We, at Nettl of Gloucester, manage and maintain Google AdWords (also known as ‘pay per click’) campaigns for a number of our customers. This is done by two of our in-house, Google-qualified campaign specialists – who, together, have allowed us to achieve Google certified Partner status.
The reason we are mentioning this is because Google have set out some clear guidelines in their ‘third-party policy’ to make sure that we disclose the necessary information to prospective clients. This is so they can make an informed decision when it comes to choosing the right agency to run their Google AdWords account.
We are pleased to report that we do everything Google recommends, and we do not violate any terms or engage in prohibited practices. We will summarise each of the main points in the AdWords ‘third-party policy’ to help you understand how Google – and Nettl of Gloucester – help to protect your interests when advertising online.
Google and third-party partners
Google understands that a lot of businesses – small, medium and large – may not have the time or resources to allow them to run efficient and successful advertising campaigns. Therefore, it’s increasingly likely that these businesses will look to an agency – preferably a Google certified partner – in order to help get the most out of their chosen budget.
The Partners program was set up by Google as one method of separating trusted and dedicated agencies from those who are rogue. To be part of the Partners program, agencies must do the following:
Complete a company profile: this part we found was the easiest, for obvious reasons.
Get Google certified: at least one member of staff at the advertising agency should have passed the ‘Fundamentals’ exam, and at least one other (we have two members of staff who have done just that!).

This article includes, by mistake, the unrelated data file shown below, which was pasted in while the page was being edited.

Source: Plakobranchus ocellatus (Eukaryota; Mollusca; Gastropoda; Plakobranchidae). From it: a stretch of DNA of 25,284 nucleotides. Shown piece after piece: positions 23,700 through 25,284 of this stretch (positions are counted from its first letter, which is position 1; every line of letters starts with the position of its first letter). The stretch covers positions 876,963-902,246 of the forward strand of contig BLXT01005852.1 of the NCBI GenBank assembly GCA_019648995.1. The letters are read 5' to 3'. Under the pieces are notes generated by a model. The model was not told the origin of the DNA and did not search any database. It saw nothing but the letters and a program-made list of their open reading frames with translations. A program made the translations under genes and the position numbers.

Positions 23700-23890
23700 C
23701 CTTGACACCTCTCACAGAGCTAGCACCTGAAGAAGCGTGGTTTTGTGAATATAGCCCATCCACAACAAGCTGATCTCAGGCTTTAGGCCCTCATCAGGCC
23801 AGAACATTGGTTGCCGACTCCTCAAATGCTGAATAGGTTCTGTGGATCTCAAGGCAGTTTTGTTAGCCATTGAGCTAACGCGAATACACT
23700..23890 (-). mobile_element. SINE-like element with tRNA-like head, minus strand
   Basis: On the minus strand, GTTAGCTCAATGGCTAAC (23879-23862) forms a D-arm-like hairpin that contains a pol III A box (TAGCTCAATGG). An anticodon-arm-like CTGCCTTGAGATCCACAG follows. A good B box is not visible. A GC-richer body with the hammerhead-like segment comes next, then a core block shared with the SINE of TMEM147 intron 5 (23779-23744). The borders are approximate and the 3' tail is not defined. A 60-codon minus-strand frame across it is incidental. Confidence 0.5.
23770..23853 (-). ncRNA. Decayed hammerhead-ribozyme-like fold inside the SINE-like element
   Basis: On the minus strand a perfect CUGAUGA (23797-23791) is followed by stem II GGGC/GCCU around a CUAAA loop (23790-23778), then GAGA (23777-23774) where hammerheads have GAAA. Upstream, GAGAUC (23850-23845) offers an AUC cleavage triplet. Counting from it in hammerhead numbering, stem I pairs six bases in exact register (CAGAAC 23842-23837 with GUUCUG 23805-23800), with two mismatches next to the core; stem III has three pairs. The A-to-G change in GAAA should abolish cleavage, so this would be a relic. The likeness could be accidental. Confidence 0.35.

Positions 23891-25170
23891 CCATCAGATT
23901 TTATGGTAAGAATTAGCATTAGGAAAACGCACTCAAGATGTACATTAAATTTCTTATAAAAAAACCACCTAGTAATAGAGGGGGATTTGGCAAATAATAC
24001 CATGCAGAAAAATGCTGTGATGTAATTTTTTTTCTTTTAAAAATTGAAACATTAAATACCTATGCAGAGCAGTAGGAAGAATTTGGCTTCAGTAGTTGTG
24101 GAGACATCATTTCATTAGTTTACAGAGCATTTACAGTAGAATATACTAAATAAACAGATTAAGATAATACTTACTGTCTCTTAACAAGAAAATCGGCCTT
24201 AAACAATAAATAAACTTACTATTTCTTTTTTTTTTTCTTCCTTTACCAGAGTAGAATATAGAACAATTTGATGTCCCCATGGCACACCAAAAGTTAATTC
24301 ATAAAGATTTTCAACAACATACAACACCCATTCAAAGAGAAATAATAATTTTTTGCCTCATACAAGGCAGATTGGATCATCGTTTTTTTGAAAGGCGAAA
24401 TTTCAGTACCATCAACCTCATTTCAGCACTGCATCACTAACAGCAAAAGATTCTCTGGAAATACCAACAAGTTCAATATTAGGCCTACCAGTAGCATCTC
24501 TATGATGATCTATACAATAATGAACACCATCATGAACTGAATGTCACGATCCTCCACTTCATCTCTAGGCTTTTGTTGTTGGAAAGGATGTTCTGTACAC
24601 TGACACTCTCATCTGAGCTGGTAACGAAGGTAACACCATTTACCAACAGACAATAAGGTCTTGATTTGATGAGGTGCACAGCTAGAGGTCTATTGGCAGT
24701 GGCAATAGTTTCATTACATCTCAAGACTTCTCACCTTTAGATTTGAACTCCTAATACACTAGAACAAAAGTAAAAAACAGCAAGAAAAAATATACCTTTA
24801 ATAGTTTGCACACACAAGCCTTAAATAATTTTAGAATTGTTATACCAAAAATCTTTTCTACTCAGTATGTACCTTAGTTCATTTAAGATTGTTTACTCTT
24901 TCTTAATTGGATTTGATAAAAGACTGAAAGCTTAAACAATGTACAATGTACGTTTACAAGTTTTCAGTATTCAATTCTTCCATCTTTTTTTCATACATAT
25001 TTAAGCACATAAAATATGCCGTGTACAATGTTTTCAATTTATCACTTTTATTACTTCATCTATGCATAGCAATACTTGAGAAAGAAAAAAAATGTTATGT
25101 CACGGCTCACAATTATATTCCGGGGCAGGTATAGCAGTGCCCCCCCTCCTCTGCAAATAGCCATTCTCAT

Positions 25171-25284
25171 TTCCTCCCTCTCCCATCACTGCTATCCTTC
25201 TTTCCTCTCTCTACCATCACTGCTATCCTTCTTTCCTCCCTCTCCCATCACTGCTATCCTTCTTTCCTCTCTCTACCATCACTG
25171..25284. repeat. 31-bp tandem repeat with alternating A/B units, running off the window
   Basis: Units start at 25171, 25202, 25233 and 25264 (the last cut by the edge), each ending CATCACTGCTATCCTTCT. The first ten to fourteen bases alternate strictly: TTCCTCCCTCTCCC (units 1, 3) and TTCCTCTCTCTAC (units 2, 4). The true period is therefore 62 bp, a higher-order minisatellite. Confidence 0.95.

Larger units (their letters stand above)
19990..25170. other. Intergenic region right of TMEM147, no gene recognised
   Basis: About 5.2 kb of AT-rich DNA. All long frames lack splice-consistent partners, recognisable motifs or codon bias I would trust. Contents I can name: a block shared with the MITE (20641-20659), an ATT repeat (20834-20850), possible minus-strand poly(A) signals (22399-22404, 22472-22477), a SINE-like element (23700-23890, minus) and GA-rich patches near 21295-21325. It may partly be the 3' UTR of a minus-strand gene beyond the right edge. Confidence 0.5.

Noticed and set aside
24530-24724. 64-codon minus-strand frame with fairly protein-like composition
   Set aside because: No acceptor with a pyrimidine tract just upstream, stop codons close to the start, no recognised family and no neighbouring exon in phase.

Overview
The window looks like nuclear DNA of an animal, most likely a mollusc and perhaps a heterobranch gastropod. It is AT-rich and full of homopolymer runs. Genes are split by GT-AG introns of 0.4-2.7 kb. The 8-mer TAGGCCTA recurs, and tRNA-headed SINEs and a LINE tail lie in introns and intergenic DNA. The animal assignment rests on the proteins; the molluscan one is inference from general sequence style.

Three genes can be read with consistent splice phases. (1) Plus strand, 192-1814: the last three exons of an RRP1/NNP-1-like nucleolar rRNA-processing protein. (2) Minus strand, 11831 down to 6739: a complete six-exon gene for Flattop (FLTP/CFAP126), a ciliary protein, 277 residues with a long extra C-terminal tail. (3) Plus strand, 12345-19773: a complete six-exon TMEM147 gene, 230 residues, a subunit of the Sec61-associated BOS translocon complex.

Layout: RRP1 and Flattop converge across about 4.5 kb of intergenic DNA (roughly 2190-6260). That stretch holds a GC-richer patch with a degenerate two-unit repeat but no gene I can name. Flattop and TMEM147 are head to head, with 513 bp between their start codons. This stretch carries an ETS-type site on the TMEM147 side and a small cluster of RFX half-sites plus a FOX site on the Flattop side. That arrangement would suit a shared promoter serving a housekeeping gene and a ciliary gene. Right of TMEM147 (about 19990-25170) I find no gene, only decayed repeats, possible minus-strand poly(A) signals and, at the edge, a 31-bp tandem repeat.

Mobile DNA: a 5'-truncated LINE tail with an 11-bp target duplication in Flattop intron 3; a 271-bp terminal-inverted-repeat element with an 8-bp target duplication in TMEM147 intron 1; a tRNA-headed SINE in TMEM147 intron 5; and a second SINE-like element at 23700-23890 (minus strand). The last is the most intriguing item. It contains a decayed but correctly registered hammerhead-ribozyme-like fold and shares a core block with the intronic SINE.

Meet the spend requirement: your total advertising spend, for all clients, must be at least $10,000 per month (which is roughly £7,000 at today’s rates).
Follow Google’s best practices: agencies must demonstrate to Google that they are following their best practices and maximising their AdWords performance at every opportunity.
The important badge you’ll want to see, when choosing a Google certified partner, is this one:
Working with a third-party partner
As a third-party partner, we will take control of your campaigns and get the most out of them for you – but we don’t want to exclude you from seeing or understanding the results and data.
You may have an in-house marketing employee, or another representative of the business, who would like to keep track of the campaigns, and we are happy to give you access. Google AdWords offers the option to provide an agency’s clients with read-only access to their campaigns, and we do just that. However, if the interface is a little confusing, fear not, because we consolidate all the important information into a handy report at the end of each month. This will help you understand your campaign’s month-on-month performance, as well as your total AdWords advertising spend, so you can be certain that you’re making a return on your investment.
Here are a few things that we suggest when choosing a third-party agency:
1. Be selective
First and foremost, we suggest you choose a Google-certified Partner. That way, you can trust that the agency engages in the program, has the necessary experience, understands Google’s best practices and has done the lengthy examinations to prove it.
Google certified Partners can be different – with some specialising in specific areas of online advertising. You want to choose the agency that can run the type of campaigns that you want.
Say, for example, you have a clothing website that displays items from various brands. You may want to target certain keywords on the Google search engine to drive people to your website; use rich-media adverts to provide an interactive display of your stock on third-party websites; and feature your clothing in Google’s Shopping section. If this is the case, you will need to find an agency who is experienced with Search and Display advertising, as well as Product Listing adverts.